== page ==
Wrap-up: 2012 Annual Meeting of the Association of American Geographers (AAG)

From February 24th to 28th the 2012 Annual Meeting of the American Association of Geographers (AAG) was held in New York City, NY. Due to the large number of participants (~8,600) and sessions offered (~3,500) the conference was held in both the Hilton New York and the Sheraton New York Hotel & Towers. The conference ended more than one month ago, but unfortunately I haven’t been able to write down my comments about it earlier.

I have been trying to attend as many sessions as possible, and after detailed preparation have been able to attend a session in every time slot offered, except during the two field trips I participated in. Furthermore, I presented my own research in one session.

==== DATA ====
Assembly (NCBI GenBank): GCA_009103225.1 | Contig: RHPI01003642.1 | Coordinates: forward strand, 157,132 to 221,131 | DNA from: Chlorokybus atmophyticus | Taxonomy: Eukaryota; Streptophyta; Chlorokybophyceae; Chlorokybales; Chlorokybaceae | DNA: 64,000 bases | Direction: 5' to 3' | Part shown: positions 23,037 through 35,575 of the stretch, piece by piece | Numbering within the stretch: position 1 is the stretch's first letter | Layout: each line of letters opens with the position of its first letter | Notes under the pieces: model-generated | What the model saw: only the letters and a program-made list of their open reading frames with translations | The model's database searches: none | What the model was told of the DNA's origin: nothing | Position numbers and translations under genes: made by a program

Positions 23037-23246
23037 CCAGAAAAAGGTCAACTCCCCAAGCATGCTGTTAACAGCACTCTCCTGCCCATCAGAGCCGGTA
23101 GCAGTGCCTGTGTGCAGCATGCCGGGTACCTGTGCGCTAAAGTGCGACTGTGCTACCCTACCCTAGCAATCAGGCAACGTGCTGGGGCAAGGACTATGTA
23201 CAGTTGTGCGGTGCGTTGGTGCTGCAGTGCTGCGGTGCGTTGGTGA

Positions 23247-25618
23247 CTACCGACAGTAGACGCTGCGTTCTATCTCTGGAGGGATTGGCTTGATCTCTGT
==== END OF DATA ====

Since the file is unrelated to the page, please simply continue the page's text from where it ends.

This is a summary of the sessions I attended and the most interesting papers and topics covered there. (The numbers in brackets refer to the session IDs in the conference program.)

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Nailing Down Vulnerability

The main topic of my research is the vulnerability of urban areas for terrorism. But what exactly is vulnerability, and how can it be defined and operationalized? There are many discussions going on about these questions in the social sciences community. Albeit only very few of them are related to terrorism threats, the ideas and approaches presented there turn out to be very useful for me in finding my very own definition – in nailing down the quite abstract idea of vulnerability into a quantifiable measure.

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